Egg endurance versus species question?

Nao57

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So...it takes geese eggs longer to hatch than duck eggs. And duck eggs take longer to hatch than chickens, and those longer than quail etc.

I was curious if this also means if there's a corresponding endurance to decay by egg species type that corresponds with the longer times that it takes for them to sit and hatch?

What do you think?

In theory, it could mean that duck and geese eggs would decay slower than chicken eggs... etc (?)
 

Nao57

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Well part of why I brought this up...

(I should have worded this better.)

A number of people in my family including me but also my parents noticed that it was very difficult to open up the duck eggs. They were used to opening chicken eggs. And the first few times when someone tries to crack open duck eggs is kind of funny actually because they are like, 'what the heck? What is with this thing?'

Anyway. This behavior made me think that its possible the duck eggs being more durable than the chicken eggs may also be a bonus for people who haven't considered raising ducks before. It seems that many people underestimate the good traits that ducks have. This is a bit sad actually.

And I haven't really tested this yet, but it seems like if the duck eggs have a slightly thicker shell that maybe they also have more resistance to freezing in winter also? What do you think about this?

If they are slightly more resistant to freezing over chicken eggs then that is a positive thing for winter like now when its cold.

Right now my ducks have slowed down laying, but not stopped entirely. So far I haven't seen any frozen eggs yet. But I don't have my chickens anymore because my sister needed them. (This has me curious what's going on with how often others see frozen eggs and the comparison of numbers on frozen eggs for ducks versus chickens.)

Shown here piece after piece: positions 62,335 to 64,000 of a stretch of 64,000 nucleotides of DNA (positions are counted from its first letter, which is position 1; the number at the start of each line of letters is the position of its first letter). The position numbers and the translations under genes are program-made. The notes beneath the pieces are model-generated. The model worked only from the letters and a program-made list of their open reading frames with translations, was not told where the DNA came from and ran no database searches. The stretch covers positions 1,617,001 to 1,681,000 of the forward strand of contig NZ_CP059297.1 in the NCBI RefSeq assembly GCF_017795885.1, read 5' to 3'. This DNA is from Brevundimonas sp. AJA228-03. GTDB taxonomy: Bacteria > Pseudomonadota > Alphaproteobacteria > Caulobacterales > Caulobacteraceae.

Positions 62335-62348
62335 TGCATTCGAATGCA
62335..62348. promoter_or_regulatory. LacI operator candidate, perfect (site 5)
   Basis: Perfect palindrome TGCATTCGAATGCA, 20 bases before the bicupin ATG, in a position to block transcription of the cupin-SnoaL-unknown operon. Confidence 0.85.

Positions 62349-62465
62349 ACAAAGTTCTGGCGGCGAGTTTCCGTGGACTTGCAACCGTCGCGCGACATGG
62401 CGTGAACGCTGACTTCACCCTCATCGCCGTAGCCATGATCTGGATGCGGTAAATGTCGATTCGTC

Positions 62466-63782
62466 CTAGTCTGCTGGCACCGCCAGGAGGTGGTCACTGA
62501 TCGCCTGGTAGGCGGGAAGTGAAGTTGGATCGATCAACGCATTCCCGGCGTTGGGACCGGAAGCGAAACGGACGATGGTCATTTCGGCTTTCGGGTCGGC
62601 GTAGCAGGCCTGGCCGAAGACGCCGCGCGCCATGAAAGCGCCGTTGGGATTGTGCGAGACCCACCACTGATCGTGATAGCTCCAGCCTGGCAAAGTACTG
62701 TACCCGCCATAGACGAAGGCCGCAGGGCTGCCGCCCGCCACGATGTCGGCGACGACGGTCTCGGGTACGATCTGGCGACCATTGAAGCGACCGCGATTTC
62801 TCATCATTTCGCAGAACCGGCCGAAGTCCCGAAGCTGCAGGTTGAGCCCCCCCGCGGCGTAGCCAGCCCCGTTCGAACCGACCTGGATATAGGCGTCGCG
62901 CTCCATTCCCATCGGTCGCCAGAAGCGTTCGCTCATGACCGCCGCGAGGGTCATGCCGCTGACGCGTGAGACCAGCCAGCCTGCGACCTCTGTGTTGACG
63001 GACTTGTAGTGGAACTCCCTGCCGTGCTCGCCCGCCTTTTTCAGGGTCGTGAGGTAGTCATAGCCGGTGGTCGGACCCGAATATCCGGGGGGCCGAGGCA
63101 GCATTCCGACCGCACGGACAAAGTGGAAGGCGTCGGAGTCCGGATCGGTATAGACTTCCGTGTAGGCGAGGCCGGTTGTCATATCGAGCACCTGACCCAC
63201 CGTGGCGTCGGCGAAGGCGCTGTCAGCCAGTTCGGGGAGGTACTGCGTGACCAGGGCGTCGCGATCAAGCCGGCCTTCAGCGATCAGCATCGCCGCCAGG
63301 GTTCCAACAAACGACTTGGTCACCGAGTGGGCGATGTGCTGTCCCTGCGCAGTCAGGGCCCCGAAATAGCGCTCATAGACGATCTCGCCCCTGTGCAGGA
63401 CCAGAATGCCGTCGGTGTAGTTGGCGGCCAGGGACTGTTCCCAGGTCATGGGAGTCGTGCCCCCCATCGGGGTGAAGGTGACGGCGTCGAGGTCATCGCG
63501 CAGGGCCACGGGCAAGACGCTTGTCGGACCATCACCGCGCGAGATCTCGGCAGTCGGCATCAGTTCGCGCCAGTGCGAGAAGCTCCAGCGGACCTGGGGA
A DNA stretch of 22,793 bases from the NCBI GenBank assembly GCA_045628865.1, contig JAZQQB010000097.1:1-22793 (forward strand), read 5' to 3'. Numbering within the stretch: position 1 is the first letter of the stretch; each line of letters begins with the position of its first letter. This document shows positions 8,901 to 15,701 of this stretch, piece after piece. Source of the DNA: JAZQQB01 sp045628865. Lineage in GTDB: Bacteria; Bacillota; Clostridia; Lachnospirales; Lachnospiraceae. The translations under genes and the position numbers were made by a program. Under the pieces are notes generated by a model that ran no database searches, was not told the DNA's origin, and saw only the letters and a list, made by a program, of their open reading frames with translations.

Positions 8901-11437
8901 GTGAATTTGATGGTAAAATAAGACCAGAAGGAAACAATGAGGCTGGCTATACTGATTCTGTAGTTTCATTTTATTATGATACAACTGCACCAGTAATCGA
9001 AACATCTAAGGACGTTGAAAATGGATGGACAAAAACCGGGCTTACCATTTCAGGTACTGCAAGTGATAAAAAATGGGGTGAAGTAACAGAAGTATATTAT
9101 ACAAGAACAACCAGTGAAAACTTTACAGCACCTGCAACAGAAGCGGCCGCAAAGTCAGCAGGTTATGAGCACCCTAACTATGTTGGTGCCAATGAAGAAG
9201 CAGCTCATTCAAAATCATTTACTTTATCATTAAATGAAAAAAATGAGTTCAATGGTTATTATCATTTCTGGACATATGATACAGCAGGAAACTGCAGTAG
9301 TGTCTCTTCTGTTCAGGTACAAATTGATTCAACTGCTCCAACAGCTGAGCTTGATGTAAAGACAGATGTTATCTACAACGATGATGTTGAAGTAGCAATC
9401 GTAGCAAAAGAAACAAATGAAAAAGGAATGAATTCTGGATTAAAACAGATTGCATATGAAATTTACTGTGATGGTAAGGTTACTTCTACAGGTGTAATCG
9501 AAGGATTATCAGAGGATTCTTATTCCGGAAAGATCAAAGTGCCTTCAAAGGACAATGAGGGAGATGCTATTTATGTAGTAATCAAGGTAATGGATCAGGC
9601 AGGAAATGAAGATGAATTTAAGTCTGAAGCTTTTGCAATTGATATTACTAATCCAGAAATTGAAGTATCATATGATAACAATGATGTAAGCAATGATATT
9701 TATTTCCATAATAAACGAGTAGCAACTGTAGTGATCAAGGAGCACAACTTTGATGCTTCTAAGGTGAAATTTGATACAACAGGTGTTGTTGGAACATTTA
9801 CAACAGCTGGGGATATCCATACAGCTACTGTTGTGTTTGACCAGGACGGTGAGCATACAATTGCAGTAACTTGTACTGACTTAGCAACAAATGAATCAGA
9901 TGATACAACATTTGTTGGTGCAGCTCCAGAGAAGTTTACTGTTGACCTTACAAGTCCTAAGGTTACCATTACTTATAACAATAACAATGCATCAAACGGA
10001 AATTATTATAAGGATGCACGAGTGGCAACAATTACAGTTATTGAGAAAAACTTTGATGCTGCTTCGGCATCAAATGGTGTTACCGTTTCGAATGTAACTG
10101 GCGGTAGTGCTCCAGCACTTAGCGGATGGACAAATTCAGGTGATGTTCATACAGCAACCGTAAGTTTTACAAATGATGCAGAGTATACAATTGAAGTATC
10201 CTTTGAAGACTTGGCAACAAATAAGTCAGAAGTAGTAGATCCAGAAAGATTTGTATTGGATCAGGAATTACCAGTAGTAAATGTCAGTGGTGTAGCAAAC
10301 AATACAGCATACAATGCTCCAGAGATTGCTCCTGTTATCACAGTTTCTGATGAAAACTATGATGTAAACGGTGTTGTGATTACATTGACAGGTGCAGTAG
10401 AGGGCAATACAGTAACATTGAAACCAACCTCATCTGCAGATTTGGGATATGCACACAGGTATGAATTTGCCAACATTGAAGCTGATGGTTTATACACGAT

Mini Horses

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The shells develop thicker for many reasons but mostly to be durable to the adult handling and sitting in them. So "normal" for the animal can be altered by such as poor nutrition as in low calcium, proteins, etc.
 

messybun

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Duck eggs do last a bit longer than chicken eggs, they have a thicker shell and membrane. I have no clue about geese though, I have two wonderful ganders🤣.
 

nuthatched

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A duck egg will freeze along with the chicken egg if it's cold enough for things to freeze. The thickness of the shell won't prevent it from feeezing, if you have the best insulation available in your house, your pipes can still freeze if there's no internal heat source to make the house warmer than outside.
Eggs go bad from improper storage, if they're washed, which removes a thin layer of sealer that helps prevent bacteria from entering the egg through its pores. ( that's also why you don't wash eggs for the incubator, those Temps are fantastic for bacterial growth)
Duck eggs are water resistant, since ducks are often wet, which may also resist external bodies to a degree, so they might also loose less moisture over time so you may have a point. . But internal decay will still happen if the eggs are kept at room temperature for a while. (Weeks)
I think the the thicker the shell, the heavier the species/breed bird that layed it. Also diet and health play a factor
 

Nao57

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Duck eggs do last a bit longer than chicken eggs, they have a thicker shell and membrane. I have no clue about geese though, I have two wonderful ganders🤣.

salutes to the ganders. XD
 

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